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FTSE 250 insurance business Esure (LSE: ESUR) is, I believe, one of the best income stocks around today. Indeed, since the company’s IPO five years ago, it has returned just under £300m in cash to shareholders, which is around 20% of its market value at the time of the IPO.

And it doesn’t look as if the business is going to stop this policy of returning enormous amounts of excess cash to investors anytime soon either. 

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Looking after investors 

Today the company announced its results for the year ended 31 December revealing a 25.2% increase in the value of gross insurance premiums written and a 9.2% jump in the number of insurance policies in-force to 2.4m. This growth helped the firm report a better-than-expected 36% rise in full-year pre-tax profit despite its management issues.

Off the back of this growth, management has decided to pay a final dividend for the year of 13.5p, which is 31% higher than last year when adjusting for the impact Gocompare.com profits had on Esure’s earnings. Esure spun off its Gocompare.com price comparison website at the end of 2016. 

A full-year dividend of 13.5p means the shares now support a dividend yield of 6%, and it looks as if this market-beating distribution is here to stay. The company is planning to grow the number of in-force insurance policies to three million or 25% by 2020, driving further improvement in probability. The business is well capitalised to chase this growth plan with a solvency ratio of 155% reported at the end of 2017, which is “ahead of its normal operating range” according to management, allowing the firm to “pursue both our current strategy and to position the business for the future.

As the company builds on its success, City analysts are expecting earnings per share to rise 12% next year putting the shares on a forward P/E of 10.7, although following today’s results, I would not be surprised if these forecasts are revised higher in the weeks ahead.

Surging payout 

Esure is just one cash-rich insurer that has established itself as a dividend champion. Indeed, Hastings Group (LSE: HSTG) has only been a public company for two years, but during this period it has increased its annual dividend to investors by around 50%.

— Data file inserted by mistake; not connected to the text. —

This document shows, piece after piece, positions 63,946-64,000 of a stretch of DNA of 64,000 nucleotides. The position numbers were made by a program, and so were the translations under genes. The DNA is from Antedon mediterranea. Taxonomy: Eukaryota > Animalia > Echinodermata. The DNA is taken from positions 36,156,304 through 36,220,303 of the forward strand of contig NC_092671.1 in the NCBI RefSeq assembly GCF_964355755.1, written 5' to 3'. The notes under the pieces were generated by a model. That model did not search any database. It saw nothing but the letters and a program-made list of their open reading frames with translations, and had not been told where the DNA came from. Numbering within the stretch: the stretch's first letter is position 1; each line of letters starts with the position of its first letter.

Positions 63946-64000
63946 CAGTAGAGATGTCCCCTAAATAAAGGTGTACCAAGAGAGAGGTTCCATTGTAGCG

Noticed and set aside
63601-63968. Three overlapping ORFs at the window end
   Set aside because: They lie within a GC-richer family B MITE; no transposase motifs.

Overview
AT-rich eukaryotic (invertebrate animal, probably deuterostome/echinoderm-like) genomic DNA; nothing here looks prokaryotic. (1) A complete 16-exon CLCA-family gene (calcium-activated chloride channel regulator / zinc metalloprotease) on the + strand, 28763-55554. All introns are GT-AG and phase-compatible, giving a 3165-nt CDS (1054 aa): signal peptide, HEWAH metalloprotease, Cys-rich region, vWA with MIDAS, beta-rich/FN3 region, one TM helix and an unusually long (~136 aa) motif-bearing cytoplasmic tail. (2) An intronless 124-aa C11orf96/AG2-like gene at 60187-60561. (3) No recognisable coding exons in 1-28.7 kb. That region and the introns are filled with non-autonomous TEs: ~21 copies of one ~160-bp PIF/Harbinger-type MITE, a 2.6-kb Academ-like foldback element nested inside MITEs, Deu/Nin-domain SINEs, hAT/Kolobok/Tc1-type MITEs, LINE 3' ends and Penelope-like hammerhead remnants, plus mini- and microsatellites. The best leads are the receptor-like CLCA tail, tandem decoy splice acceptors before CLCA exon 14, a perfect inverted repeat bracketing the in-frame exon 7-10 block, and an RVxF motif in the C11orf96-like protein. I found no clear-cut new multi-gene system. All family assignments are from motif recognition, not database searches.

Actually, this is not strictly true. For fiscal 2015, the company paid a dividend of 2.2p, but this was reported only a few weeks after the firm’s IPO, so many investors would have missed out. The following year, the distribution jumped to 9.9p and then for 2017, off the back of a 39% jump in operating profit, management announced a dividend of 12.6p per share, and analysts are expecting the distribution to hit 14.7p for 2018. So, if you count Hastings’ 2015 payout, the firm’s dividend has surged 570% in four years, although if you go off the more established figures between 2016 and 2018, the distribution is up 48%.

Still, whichever numbers you use, the conclusion is the same: Hastings is a dividend growth champion.

Based on the estimated payout of 14.7p for 2018, the shares yield 5.4% rising to 6.4% if the company increases its distribution by a similar amount in 2018. With earnings per share expected to grow by 42% over the next two years to 27p, there’s no reason why the group cannot hit this dividend target.

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Rupert Hargreaves owns no share mentioned. The Motley Fool UK has no position in any of the shares mentioned. Views expressed on the companies mentioned in this article are those of the writer and therefore may differ from the official recommendations we make in our subscription services such as Share Advisor, Hidden Winners and Pro. Here at The Motley Fool we believe that considering a diverse range of insights makes us better investors.